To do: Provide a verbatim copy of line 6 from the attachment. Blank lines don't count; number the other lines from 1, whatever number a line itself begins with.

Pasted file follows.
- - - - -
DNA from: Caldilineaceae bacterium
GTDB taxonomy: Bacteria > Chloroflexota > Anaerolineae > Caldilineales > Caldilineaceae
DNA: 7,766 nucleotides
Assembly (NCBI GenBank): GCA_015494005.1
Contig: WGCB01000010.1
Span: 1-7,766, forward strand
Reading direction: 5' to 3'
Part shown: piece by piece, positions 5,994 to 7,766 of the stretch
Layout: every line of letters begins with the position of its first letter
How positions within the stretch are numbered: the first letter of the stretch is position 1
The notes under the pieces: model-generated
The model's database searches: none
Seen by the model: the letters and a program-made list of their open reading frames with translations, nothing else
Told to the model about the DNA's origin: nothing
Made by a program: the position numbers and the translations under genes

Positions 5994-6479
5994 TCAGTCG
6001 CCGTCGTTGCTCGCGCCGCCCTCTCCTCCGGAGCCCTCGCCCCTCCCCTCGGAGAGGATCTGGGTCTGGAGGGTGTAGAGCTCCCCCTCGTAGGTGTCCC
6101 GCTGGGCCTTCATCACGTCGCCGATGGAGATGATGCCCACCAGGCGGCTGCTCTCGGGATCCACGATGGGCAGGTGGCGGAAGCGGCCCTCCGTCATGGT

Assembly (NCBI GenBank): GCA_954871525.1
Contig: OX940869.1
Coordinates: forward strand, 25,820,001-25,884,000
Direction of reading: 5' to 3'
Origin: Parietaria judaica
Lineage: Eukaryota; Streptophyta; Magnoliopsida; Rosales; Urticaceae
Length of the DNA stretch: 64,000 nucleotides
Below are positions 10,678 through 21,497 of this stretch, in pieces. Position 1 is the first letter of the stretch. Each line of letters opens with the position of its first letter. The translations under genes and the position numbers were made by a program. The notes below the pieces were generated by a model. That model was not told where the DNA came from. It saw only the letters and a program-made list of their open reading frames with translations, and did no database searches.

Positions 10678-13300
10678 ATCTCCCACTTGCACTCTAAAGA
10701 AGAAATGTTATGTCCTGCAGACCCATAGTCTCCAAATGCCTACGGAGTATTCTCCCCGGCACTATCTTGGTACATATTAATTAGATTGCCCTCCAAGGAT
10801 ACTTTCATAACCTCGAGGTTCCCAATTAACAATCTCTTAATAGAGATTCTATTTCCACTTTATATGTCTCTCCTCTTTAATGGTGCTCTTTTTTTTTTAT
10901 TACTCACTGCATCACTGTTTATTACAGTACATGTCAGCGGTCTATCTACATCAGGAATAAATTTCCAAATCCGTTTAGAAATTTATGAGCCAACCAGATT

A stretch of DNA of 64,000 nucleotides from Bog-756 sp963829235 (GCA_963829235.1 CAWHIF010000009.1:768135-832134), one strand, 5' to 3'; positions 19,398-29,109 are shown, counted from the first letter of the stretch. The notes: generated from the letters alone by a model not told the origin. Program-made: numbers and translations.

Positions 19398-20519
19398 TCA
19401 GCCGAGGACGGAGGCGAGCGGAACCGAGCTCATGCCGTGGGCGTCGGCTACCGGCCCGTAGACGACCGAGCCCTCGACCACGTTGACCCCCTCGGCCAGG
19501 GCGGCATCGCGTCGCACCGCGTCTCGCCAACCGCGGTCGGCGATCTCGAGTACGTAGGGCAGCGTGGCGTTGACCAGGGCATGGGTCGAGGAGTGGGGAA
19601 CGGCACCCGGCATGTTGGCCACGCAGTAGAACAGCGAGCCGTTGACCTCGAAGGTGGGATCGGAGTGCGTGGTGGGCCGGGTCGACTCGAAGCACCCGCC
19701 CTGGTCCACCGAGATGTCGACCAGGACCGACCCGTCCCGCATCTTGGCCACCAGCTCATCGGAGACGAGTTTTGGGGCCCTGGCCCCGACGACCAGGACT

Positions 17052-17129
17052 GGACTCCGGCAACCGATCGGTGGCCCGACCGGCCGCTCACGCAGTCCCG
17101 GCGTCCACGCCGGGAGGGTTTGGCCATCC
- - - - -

Span: 1-7,766, forward strand